Philip Larkin was born 9 August 1922, and died 2 December 1985.
- You can look out of your life like a train & see what you’re heading for, but you can’t stop the train.
- But superstition, like belief, must die…
- If we seriously contemplate life it appears an agony too great to be supported, but for the most part our minds gloss such things over & until the ice finally lets us through we skate about merrily enough. Most people, I’m convinced, don’t think about life at all. They grab what they think they want and the subsequent consequences keep them busy in an endless chain till they’re carried out feet first.
- You know I don’t care at all for politics, intelligently.
- I can’t understand these chaps who go round American universities explaining how they write poems: It’s like going round explaining how you sleep with your wife.
- Parents fuck you up. They don’t mean to but they do.
- How little our careers express what lies in us, and yet how much time they take up. It’s sad, really.
- Originality is being different from oneself, not others.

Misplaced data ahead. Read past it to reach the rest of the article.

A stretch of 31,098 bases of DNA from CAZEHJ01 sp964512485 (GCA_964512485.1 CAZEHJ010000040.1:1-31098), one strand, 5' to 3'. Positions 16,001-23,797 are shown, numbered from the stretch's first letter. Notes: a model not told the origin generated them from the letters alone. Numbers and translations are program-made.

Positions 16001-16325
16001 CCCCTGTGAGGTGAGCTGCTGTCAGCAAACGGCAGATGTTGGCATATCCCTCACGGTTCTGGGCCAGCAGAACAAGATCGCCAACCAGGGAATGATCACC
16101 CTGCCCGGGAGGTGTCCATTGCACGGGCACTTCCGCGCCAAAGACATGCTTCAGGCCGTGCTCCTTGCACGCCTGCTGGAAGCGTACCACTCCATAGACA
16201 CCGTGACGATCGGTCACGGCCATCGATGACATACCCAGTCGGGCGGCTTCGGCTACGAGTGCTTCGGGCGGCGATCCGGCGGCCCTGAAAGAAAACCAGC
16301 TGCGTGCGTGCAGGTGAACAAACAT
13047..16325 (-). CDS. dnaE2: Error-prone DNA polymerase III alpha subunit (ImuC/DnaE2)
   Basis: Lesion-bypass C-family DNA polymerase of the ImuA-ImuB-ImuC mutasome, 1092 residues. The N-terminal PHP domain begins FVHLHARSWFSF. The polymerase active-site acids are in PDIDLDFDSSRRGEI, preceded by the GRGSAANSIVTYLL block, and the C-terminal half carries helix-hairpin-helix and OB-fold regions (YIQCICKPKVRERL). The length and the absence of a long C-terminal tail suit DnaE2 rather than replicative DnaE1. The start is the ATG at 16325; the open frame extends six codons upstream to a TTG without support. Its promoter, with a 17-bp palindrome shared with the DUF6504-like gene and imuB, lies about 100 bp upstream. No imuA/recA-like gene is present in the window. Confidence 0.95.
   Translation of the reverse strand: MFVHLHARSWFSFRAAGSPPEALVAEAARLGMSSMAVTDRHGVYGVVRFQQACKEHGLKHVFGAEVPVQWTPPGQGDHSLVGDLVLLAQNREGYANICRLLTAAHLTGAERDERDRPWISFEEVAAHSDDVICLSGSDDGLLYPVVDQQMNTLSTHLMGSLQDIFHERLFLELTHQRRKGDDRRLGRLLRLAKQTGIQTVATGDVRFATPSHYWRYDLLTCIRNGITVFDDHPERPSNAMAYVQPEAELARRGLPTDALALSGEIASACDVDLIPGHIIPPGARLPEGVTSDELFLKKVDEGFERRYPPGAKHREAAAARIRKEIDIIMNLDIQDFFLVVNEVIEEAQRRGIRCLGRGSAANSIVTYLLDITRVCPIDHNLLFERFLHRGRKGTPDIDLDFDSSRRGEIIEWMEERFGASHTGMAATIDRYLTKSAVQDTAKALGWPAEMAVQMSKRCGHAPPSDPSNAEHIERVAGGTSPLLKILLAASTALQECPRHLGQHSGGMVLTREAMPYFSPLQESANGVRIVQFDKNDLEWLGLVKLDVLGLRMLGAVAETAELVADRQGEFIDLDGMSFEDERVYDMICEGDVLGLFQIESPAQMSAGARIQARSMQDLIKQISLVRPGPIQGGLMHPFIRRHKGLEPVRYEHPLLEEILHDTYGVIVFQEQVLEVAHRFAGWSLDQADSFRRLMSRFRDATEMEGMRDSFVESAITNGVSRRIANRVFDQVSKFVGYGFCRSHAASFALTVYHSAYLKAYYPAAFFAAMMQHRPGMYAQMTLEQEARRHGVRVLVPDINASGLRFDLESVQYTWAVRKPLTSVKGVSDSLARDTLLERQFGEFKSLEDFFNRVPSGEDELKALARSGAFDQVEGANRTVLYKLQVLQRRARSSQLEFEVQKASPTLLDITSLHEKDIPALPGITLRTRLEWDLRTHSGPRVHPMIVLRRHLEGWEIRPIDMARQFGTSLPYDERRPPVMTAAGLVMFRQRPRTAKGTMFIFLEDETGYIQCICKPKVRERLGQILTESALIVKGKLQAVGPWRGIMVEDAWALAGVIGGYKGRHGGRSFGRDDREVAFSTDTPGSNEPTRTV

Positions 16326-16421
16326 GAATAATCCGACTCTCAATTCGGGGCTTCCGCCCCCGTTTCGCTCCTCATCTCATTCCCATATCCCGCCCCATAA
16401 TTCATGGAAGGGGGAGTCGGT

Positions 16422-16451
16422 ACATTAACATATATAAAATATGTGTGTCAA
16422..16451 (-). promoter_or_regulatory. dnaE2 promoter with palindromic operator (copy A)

- I think writing about unhappiness is probably the source of my popularity, if I have any-after all, most people are unhappy, don’t you think?
- Poetry is an affair of sanity, of seeing things as they are, to recreate the familiar, eternalising the poet’s own perception in unique and original verbal form.
Philip Larkin was an English poet and novelist. He contributed to The Daily Telegraph as its jazz critic from 1961 to 1971, and he edited The Oxford Book of Twentieth Century English Verse. He wrote A Girl in Winter. He was the recipient of many honours, including the Queen’s Gold Medal for Poetry. He was offered, but declined, the position of poet laureate in 1984, following the death of John Betjeman.
Source for Image
Philip Larkin in a library. Photograph by Fay Godwin. © The British Library Board
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